Why Backup the Tail?

When you are migrating a database from one server to another, how can you be sure to backup all transactions? Sure, you can notify the client and let them know “there will be a short outage at 8AM so please stay out of the application at that time.” Can you really trust that? Of course not. Let’s demonstrate the steps needed to include all transactions with the tail-log backup.

If You’re Not First, You’re Last

In our scenario, we’re waiting until the top of the hour to take a transaction log backup and restore it to a new server where the database will reside. We’ll simulate the client trying to finish up their work right before the transaction log backup is taken.

SQLQueryStress will be out application and we’ll start the following:

In SSMS we’ll kick off our scripted out backup script:

BACKUP LOG [ExampleDB] TO  DISK = N'C:\Program Files\Microsoft SQL Server\MSSQL14.MSSQLSERVER\MSSQL\Backup\ExampleDB.log'
WITH NOFORMAT, NOINIT,  NAME = N'ExampleDB-Full Database Backup', 
SKIP, NOREWIND, NOUNLOAD,  STATS = 10
GO

Our transaction log backup completed right away while the queries being executed continue to run. If we restore this transaction log backup, we’re going to be missing “LastInsert” because it had not happened yet at the time of the backup. How do we make sure the client doesn’t get frustrated when “LastInsert” doesn’t show up after the migration?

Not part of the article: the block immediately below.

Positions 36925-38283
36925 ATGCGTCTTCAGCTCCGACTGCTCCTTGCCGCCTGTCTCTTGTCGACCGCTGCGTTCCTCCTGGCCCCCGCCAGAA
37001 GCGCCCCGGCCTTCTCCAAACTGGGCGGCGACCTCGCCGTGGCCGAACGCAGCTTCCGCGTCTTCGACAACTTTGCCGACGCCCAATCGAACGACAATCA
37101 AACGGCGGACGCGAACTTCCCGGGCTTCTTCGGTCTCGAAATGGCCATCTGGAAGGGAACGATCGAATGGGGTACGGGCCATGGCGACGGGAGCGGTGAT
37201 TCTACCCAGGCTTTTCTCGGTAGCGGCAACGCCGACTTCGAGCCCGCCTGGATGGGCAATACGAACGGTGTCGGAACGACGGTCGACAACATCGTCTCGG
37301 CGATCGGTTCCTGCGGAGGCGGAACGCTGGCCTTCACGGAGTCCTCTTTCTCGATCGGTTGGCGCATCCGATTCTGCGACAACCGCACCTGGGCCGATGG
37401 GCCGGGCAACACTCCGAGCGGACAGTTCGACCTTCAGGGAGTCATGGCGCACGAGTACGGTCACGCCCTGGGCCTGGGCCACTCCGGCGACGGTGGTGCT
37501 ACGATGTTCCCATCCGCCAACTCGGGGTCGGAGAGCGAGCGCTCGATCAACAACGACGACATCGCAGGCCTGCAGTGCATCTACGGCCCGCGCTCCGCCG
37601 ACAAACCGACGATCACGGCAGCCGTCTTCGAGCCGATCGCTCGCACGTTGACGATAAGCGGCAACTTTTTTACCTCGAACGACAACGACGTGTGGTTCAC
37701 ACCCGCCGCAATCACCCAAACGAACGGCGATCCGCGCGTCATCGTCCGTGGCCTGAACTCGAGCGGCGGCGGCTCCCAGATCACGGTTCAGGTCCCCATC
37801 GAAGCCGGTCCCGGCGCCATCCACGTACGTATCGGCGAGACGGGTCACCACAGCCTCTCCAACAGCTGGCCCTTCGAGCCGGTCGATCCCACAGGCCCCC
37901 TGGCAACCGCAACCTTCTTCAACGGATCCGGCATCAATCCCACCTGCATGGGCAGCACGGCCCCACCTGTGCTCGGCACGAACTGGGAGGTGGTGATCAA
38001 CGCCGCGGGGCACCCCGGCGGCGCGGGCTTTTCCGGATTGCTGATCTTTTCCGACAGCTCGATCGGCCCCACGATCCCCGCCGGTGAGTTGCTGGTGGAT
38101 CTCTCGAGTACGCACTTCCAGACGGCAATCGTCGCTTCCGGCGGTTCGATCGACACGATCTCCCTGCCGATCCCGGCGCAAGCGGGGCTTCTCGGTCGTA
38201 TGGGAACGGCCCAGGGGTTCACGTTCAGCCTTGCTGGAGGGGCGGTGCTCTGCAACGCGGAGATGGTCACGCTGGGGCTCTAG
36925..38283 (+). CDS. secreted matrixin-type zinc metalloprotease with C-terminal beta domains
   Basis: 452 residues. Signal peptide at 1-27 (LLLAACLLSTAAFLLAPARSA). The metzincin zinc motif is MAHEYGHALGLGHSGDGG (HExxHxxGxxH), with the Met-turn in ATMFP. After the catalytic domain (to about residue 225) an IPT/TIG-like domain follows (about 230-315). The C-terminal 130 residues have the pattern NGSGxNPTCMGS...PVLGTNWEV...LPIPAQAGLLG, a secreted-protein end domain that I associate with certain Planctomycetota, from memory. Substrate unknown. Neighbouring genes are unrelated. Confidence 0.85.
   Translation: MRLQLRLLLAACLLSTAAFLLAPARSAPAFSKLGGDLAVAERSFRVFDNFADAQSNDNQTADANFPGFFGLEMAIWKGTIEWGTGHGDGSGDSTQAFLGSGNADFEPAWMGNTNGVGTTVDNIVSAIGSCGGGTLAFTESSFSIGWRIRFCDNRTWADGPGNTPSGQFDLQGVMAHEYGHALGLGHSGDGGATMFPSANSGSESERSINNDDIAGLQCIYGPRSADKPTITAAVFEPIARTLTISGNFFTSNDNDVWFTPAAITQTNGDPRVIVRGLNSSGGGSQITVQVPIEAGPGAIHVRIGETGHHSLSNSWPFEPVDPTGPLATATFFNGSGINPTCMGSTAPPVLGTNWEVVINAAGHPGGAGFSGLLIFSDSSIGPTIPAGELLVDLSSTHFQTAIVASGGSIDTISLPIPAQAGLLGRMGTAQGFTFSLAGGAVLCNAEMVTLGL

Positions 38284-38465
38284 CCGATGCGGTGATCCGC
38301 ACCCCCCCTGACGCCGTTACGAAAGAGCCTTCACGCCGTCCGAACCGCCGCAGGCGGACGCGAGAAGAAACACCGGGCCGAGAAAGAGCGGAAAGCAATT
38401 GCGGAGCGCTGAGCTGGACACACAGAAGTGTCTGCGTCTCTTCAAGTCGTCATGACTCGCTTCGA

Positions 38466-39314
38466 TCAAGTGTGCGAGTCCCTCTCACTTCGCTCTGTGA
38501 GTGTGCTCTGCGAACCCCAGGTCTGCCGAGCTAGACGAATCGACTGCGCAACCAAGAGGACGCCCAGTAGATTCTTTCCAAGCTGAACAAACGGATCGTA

By the Tail

Let’s tweak our backup script. When using the GUI in SSMS and the backup type is transaction log, you can see the following option in Media Options:

What we need is to backup the tail of the log. Let’s select that button, script out our query to a new window, and see how our script changes:

BACKUP LOG [ExampleDB] TO  DISK = N'C:\Program Files\Microsoft SQL Server\MSSQL14.MSSQLSERVER\MSSQL\Backup\ExampleDBTail.log'
WITH  NO_TRUNCATE , NOFORMAT, NOINIT,
NAME = N'ExampleDB-Full Database Backup', SKIP, NOREWIND, 
NOUNLOAD,  NORECOVERY ,  STATS = 10
GO

We now see NO_TRUNCATE as well as NORECOVERY. We’ll run our example again and see the difference when this backup is performed. If we start the INSERT and start our backup:

Note the elapsed time. Our backup waits until it can have exclusive access and then completes:

Since we set NORECOVERY, our database will also be in a “Restoring…” state:

No new changes can sneak their way into the database. If we restore the tail-log backup on the new server, we’ll see data from both inserts instead of only one:

Thanks for reading!

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